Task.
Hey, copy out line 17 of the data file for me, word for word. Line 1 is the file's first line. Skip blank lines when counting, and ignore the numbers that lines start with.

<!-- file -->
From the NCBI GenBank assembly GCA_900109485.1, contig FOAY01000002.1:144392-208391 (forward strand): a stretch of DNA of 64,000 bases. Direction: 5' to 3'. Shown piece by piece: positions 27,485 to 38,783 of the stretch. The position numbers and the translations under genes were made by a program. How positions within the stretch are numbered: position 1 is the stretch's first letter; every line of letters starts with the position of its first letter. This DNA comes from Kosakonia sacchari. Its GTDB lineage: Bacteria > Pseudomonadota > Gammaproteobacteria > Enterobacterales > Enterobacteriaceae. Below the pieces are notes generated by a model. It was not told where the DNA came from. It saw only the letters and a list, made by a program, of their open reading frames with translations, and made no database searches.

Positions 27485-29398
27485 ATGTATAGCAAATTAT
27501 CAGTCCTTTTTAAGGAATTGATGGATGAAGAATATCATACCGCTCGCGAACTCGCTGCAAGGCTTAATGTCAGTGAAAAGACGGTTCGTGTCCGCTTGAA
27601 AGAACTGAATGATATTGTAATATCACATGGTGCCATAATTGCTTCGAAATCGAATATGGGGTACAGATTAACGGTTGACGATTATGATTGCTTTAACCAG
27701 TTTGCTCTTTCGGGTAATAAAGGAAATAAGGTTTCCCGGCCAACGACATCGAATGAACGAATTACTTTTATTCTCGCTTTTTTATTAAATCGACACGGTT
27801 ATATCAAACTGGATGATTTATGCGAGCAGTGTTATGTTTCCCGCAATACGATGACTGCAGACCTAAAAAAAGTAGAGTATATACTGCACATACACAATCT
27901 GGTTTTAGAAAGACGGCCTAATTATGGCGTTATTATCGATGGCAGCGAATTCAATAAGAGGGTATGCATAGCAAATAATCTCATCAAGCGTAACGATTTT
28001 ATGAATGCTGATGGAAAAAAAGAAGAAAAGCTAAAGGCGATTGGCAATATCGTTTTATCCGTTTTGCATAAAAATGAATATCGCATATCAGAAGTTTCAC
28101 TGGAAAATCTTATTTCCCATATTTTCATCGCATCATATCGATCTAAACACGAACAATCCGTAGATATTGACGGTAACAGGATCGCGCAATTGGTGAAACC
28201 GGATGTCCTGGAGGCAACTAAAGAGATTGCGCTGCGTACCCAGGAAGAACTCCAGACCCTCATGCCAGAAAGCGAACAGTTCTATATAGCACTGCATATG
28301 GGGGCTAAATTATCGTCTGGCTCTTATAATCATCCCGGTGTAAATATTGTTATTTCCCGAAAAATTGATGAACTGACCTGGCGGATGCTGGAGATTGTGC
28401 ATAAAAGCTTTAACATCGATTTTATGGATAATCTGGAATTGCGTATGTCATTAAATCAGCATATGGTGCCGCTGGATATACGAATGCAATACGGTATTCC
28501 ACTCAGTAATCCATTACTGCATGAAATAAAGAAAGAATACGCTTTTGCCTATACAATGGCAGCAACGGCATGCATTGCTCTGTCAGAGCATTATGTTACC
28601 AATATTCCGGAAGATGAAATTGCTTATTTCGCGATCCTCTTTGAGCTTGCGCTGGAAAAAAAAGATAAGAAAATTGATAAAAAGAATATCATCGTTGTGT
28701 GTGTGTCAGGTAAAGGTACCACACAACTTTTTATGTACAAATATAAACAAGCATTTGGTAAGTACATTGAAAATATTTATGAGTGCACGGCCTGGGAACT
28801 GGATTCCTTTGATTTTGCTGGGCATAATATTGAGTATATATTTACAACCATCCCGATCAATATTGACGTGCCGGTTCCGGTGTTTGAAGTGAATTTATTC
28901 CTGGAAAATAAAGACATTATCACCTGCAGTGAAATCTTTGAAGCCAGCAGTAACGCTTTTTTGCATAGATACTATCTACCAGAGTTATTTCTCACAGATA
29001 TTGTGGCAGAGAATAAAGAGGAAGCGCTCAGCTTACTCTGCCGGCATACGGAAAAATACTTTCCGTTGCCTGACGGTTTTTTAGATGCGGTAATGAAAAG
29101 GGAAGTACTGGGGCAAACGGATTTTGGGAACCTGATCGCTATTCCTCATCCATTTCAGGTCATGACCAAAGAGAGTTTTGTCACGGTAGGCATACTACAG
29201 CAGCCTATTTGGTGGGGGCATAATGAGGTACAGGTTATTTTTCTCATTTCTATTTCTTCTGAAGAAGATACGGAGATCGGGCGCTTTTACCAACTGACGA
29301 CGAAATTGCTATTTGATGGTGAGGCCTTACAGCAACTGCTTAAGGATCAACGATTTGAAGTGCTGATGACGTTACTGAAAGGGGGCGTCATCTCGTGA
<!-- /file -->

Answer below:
28801 GGATTCCTTTGATTTTGCTGGGCATAATATTGAGTATATATTTACAACCATCCCGATCAATATTGACGTGCCGGTTCCGGTGTTTGAAGTGAATTTATTC